I hear a lot of photographers who have been shooting for many years give flack to the kit lens. And I can understand why – with an arsenal of high end, thousand dollar lenses, why would you shoot with the kit lens? I haven’t touched mine in months, personally – but I remember a time when it was all I had, and for the people who are going to be getting their first camera this season, it may be all they have to start with, too. So let me help you create beautiful portrait images with the kit lens, regardless of how new you are to photography.
Here are some useful tutorials for beginner photographers:
- A Beginner’s Guide to Using AE Lock
- Beginners to Photoshop: Photo Editing is Easier Than You Think!
- In-Camera Metering Modes Demystified
- Understanding Layers: New Layer, Adjustment Layer, Duplicate Layer… When to use each.
- The Nuts and Bolts of Photography: A Beginner’s Guide
- 5 Easy Ways to Learn Photography
- The Importance of Shooting in RAW Format
And if you plan to open your own business, these tips may help you along the way:
- 5 Steps To A Successful Photography Business
- Workflow and Pricing for Professional Photographers
- Shooting In a Niche: Becoming a Boutique Studio
- How to Make Any Blog Post Better In 5 Minutes Or Less
- The Pro Photo Lab VS Consumer Photo Lab Battle
Creating the illusion of depth of field
Sometimes you want to have that creamy bokeh, but with a kit lens, it is hard to get most of the time. Adding a lot of activity to your immediate foreground and background can assist with that. This image was shot at f~5.6, ISO 200 and 1/1250. The wildflowers and grass in my immediate view are blurred so well with their distance to my camera, creating the illusion that I am shooting a little wider open than I am. It allows for this image to have a nice depth of field, despite being shot at 5.6.
This image, shot at f~5.6, ISO 200 and 1/500, brings together an even better perspective of a wide aperture with the large amount of flowers in the foreground.
Enhance a golden hour shot with sun flare
Another way to enhance an image without doing a whole lot to it is using sun flare. You may not have a super blurred background, but you can take the focus off of it with a little bit of creativity and back lighting. This image, taken at f~5.6, ISO 200 and 1/125, is almost over flooded with the sun flare, but it lights it up with a beautiful golden look and enhances the depth of the image.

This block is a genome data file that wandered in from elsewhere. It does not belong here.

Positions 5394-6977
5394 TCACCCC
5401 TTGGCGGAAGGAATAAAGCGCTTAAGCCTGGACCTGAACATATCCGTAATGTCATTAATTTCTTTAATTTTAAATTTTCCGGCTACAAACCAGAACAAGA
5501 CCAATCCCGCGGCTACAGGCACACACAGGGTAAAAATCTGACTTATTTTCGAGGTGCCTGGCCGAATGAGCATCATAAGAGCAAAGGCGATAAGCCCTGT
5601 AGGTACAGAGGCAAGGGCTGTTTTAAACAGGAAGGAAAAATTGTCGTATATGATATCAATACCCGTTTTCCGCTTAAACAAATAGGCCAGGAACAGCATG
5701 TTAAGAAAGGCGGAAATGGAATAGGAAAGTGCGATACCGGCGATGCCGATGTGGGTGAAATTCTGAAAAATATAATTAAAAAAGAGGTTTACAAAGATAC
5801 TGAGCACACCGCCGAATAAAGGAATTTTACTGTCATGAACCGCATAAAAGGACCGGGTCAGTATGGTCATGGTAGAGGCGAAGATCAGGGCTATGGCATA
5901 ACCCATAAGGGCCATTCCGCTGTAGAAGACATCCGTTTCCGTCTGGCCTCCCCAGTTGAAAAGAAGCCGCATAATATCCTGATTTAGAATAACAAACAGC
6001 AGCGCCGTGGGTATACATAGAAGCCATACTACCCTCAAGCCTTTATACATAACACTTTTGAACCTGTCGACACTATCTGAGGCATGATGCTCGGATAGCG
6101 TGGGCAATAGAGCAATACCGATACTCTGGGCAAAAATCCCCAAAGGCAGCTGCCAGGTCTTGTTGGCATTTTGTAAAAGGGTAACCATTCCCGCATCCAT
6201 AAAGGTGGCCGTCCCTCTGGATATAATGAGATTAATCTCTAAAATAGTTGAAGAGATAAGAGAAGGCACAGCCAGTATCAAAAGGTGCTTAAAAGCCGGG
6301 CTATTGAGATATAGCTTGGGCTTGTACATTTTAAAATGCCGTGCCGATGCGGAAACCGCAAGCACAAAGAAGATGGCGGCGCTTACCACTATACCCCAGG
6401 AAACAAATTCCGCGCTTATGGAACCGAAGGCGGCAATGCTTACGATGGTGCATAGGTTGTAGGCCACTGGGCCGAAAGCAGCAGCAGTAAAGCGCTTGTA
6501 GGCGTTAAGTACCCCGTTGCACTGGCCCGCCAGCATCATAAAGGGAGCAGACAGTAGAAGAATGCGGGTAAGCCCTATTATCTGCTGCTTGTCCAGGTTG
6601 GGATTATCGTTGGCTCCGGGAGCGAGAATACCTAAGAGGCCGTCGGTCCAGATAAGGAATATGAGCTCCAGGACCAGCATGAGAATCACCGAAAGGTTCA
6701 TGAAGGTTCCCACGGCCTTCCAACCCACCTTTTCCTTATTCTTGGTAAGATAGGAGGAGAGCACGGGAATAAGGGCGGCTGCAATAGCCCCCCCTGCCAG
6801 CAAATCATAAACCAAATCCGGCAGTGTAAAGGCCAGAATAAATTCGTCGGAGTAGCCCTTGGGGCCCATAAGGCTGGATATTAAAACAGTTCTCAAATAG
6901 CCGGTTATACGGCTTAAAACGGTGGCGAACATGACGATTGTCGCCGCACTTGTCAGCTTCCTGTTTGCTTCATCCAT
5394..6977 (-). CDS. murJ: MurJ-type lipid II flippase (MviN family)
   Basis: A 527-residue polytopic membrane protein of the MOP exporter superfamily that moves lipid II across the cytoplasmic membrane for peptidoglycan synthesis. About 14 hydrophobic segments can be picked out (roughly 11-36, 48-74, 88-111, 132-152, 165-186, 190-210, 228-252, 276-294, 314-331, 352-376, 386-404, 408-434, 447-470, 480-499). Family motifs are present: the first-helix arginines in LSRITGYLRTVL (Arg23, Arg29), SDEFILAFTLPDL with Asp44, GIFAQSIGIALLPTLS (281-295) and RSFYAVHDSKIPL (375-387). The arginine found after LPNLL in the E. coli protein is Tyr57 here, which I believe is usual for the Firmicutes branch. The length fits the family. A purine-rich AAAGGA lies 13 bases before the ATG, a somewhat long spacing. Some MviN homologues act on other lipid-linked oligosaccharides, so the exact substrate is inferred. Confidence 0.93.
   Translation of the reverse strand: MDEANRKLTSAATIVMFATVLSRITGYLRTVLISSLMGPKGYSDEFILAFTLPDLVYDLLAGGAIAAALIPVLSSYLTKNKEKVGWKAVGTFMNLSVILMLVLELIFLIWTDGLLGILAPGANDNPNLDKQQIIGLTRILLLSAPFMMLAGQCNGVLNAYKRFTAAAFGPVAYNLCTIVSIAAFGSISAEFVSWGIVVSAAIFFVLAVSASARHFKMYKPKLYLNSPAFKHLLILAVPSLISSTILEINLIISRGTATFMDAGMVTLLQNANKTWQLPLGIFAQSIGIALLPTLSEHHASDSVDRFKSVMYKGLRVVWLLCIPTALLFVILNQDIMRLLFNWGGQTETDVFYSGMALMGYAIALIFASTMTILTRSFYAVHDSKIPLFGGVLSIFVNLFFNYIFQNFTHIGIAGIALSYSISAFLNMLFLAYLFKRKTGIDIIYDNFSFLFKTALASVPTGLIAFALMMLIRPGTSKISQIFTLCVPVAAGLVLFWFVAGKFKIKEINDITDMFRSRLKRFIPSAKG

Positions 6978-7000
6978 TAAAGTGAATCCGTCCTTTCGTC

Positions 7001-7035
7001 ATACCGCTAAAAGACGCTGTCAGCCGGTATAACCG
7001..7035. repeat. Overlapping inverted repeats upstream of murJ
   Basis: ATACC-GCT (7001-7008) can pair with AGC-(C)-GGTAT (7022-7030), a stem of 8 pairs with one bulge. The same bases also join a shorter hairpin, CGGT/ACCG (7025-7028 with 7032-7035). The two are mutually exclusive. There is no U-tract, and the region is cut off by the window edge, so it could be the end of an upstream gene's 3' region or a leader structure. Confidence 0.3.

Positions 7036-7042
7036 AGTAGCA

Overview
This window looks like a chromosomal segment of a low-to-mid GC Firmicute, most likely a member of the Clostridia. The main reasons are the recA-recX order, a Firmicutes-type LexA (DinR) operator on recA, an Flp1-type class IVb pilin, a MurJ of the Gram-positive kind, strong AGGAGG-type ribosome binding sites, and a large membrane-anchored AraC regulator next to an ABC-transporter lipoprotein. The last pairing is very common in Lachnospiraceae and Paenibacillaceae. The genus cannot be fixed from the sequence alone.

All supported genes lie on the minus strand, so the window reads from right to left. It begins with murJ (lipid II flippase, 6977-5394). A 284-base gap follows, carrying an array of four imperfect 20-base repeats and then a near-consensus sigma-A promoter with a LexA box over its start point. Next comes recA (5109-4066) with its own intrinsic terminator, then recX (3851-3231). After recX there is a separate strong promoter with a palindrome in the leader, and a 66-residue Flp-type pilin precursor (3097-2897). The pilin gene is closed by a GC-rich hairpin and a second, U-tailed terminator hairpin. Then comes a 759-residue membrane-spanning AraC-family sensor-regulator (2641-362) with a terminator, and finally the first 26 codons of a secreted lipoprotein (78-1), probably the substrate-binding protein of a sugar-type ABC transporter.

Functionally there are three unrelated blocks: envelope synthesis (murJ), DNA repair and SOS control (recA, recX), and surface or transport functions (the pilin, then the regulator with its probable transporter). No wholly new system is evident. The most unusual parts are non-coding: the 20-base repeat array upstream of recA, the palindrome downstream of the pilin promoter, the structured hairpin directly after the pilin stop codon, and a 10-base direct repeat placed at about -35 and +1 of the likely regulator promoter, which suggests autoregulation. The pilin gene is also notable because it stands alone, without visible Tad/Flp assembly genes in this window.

This is another image shot at f~4.2, ISO 200 and 1/30, that is enhanced by a subtle, but still beautiful, sun flare coming out of the woodwork in the gazebo.
Use an interesting texture or story in the background
It goes without saying that you want your subject to be the focal point in your image, but if you fill the background with an interesting texture, you can enhance it without needing a huge depth of field. The leaves in this image below, shot at f~16, ISO 400 and 1/10, add an interesting feel to the image without overwhelming it. The focal point is still on the beautiful subject, who, in her light grey jacket and bright scarf, stand out really well.
Adding a storyline to the background is another way to enhance an image. Capture who the person is in the photo, and it won’t matter as much that your depth of field isn’t shallow. This photo, showing a girl who is a country girl that lives on a farm, explains who she is with the handmade fence and tractor in the background of the large field.
Go artistic with your shot
Create something on the artful side. Don’t just make the photo about your subject, make it about what’s around them. Tell an interesting story with your image. This image, shot at f~11, ISO 200 and 1/15, has a vintage feel, with the old building behind him, but for those who know the senior, it shows off who he is and really brings out the raw nature of his personality.
This is another image of the same senior that also tells a story about his personality. F~6.3, ISO 200, 1/100.
There are a lot of ways to utilize the kit lens to the best of nearly any situation. Learning how to work with aperture, shutter speed and ISO are the first steps, and learning how to manipulate the foreground and background to work with your subject are the next steps. It’s also important to remember that it isn’t the camera that takes the shot – it is the photographer, and you can learn how to create beautiful images no matter what kind of equipment you have.
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Jenna Schwartz is a baby and family photographer in the Henderson and Las Vegas, Nevada areas. She also travels to shoot high school seniors in the summer and fall each year in Ohio. You can find her on Facebook or her website.
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